Some links of interest

Bibliography of multi-touch interaction research

Given the recent interest in multi-touch interaction following the announcement of the iPhone, I thought I would point to Bill Buxton’s brief history of multi-touch interaction research. There’s also some background in the Fastcompany interview of Jeff Han.
By the way, I much prefer this latest video of Jeff Han’s work than his TED presentation.
Apparently you can make your own multi-touch screen (by following Jeff’s original paper) but it would appear the real wizardry is in the software…

Interaction Design in Europe

Convivio – the European Network for the Human-Centered Design of Interactive Technologies – has kicked off a series of interviews with leading voices in the field of human-centred design. Interviews will feature people from all over the world, but with an emphasis on European voices (and I’m biased, but it’s wonderfully refreshing to have a European perspective on all things HCI).

The first interview is with Jan Chipchase, Principal Researcher at Nokia, who maintains a photo-blog at Future Perfect.

The second interview is with Adam Greenfield, author of Everyware: The dawning age of ubiquitous computing.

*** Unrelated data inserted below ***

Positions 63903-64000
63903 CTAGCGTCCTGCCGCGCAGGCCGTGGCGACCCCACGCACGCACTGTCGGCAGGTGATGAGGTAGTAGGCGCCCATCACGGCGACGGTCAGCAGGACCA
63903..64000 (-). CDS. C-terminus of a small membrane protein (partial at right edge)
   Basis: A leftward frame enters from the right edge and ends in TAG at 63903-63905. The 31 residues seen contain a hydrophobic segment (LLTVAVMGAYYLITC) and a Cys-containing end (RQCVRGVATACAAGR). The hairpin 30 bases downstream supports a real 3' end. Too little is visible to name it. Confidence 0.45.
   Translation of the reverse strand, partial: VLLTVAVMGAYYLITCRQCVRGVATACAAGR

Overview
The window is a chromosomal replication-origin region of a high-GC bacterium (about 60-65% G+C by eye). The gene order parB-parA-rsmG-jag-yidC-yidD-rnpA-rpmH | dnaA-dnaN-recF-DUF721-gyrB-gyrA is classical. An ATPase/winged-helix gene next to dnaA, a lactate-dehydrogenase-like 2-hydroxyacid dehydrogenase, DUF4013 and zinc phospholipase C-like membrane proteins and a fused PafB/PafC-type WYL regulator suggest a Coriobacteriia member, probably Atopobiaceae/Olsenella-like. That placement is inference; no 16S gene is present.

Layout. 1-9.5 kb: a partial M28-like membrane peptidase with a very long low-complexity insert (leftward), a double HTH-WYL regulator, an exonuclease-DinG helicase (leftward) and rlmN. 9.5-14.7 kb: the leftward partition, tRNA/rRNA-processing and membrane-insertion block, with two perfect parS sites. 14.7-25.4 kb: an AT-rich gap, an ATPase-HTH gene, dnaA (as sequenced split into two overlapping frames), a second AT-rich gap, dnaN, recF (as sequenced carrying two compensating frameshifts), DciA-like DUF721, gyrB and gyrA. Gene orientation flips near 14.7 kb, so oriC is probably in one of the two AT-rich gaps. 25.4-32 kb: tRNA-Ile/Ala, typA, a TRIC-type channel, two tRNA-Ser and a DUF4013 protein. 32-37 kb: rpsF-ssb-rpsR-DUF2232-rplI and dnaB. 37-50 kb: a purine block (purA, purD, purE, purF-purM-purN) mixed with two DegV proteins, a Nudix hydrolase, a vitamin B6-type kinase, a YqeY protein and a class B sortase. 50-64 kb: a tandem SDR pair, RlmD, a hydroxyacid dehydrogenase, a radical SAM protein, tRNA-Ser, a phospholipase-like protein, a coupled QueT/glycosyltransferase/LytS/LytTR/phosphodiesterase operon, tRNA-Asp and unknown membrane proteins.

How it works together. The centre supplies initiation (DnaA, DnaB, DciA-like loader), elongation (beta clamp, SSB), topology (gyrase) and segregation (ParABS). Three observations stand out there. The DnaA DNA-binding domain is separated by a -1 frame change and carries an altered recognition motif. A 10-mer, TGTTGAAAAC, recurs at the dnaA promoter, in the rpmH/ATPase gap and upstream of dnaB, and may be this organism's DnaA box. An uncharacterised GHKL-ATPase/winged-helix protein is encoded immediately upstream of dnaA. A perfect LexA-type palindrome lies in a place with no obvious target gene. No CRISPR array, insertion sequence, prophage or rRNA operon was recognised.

Adam finishes with some great advice for designers who are interested in getting involved with ‘ubiquitous computing’:

“[…] I’d imagine that getting comfortable with user observation and ethnography, contextual inquiry, and other techniques for the qualitative understanding of the experience of use will stand you in good stead. And if neither of these two suggestions appeal, about all I can say is sit just where you are – because it seems fairly likely to me that some kind of Everyware will come to you.”

In a related vein, and also from Europe, Nat Torkington blogs about his conversation with Matt Webb, who works for creative design consultancy Schulze & Webb.

Designing Web Applications – Structure and Flows

User Interface Engineering (UIE) have released a 54 page report called The Designer’s Guide to Web Applications, Part I – Structure and Flows . It’s US$35 – but there’s a free chapter available for download.

I’ve read the free chapter, and it’s very good. It helps conceptualise how most web applications should be structured – useful if you’re struggling to envisage how screens should ‘flow’ from one to the other.

In a similar vein, there is Bob Baxley‘s Task Flow for Web Applications, part 1 – Views & Forms and Task Flow for Web Applications, part 2 – Wizards & Guides.

Two great events in Auckland for World Usability Day

There will two events in Auckland for World Usability Day on Tuesday 14th November.
At lunchtime, we will be making some (visual) noise with some red balloons in the streets of Auckland, highlighting good and bad examples of user experience.
In the evening, Shona Bishop, GM of Marketing & Business Development at the Bank of New Zealand, and Natasha Hall from Trade Me will be talking about how they’ve introduced usability into their organisations.
Find out how you can get take part in the events calendar.
I’m hoping for lots of people at lunchtime (and in the evening too, of course). We’ve ordered 100 balloons so there should be enough to go around….! Don’t be shy – come along!